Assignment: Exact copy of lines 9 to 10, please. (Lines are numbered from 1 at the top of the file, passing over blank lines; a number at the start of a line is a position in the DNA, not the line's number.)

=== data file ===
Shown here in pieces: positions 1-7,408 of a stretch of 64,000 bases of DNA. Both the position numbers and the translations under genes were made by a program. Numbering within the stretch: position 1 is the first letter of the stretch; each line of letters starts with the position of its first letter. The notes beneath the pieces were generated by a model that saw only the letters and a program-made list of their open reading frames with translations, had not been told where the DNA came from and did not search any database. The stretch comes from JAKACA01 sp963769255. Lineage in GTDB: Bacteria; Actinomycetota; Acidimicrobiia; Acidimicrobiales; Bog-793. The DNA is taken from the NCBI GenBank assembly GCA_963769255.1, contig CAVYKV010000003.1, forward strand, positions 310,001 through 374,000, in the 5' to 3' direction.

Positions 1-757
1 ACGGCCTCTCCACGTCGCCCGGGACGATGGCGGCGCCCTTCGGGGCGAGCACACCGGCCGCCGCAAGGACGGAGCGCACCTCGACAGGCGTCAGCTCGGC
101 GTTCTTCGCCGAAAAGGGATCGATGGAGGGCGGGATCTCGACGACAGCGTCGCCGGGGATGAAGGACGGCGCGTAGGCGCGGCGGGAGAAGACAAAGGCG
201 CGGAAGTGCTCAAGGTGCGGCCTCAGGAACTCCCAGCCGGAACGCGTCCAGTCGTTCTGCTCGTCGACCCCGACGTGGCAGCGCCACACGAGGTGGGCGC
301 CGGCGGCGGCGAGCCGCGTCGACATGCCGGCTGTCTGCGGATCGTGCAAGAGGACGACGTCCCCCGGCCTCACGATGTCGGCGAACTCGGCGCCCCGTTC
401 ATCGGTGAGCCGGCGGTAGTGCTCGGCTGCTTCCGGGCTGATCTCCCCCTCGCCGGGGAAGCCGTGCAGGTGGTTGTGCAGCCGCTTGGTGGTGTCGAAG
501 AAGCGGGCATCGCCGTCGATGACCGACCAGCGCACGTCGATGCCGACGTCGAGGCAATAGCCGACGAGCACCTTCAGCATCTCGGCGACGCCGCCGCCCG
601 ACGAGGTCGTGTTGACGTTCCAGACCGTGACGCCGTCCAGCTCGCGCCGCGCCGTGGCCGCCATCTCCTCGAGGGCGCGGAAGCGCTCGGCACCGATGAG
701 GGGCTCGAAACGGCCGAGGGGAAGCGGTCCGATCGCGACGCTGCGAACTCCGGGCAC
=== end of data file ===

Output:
601 ACGAGGTCGTGTTGACGTTCCAGACCGTGACGCCGTCCAGCTCGCGCCGCGCCGTGGCCGCCATCTCCTCGAGGGCGCGGAAGCGCTCGGCACCGATGAG
701 GGGCTCGAAACGGCCGAGGGGAAGCGGTCCGATCGCGACGCTGCGAACTCCGGGCAC